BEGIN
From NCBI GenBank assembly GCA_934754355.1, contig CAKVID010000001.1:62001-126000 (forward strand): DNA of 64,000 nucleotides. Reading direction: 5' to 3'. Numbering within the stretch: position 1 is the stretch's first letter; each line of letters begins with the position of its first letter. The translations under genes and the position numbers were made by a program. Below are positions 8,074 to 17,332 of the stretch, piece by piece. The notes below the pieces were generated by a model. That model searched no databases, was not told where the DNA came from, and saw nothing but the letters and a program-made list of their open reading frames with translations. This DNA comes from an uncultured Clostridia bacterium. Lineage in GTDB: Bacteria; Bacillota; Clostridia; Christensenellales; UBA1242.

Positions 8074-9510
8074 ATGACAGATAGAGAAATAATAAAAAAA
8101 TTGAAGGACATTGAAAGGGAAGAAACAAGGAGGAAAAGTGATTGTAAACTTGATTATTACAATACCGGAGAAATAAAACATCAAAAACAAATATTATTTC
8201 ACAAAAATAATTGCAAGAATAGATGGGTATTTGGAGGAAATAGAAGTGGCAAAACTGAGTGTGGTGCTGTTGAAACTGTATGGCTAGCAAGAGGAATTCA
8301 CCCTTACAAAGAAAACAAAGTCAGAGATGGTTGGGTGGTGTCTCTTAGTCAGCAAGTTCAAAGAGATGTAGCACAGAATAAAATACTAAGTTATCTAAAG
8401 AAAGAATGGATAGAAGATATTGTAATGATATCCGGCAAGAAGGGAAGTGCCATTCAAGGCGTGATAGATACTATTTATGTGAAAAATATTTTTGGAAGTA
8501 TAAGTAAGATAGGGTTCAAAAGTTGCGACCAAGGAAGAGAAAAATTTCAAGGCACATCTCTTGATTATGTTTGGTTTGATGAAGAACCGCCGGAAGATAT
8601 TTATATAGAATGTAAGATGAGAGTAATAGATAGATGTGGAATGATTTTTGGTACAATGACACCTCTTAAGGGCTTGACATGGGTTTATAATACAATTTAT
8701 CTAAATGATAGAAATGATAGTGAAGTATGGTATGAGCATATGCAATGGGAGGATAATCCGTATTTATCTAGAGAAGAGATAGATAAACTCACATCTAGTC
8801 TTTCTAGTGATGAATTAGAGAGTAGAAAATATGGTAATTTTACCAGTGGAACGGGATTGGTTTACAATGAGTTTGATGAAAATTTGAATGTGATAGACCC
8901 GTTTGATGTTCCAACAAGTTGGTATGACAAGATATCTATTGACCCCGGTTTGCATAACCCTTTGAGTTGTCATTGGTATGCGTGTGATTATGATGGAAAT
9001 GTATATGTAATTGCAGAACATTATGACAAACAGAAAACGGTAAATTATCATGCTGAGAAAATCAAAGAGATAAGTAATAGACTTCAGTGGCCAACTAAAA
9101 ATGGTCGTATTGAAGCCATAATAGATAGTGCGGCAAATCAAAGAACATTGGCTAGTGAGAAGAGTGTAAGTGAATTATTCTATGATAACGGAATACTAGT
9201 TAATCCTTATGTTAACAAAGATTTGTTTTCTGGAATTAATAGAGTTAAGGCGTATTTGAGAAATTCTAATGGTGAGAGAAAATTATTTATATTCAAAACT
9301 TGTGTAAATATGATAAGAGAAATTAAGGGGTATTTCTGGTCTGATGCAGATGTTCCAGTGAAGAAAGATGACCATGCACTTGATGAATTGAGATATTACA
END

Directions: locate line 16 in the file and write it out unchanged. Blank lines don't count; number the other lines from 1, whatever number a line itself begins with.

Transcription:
9301 TGTGTAAATATGATAAGAGAAATTAAGGGGTATTTCTGGTCTGATGCAGATGTTCCAGTGAAGAAAGATGACCATGCACTTGATGAATTGAGATATTACA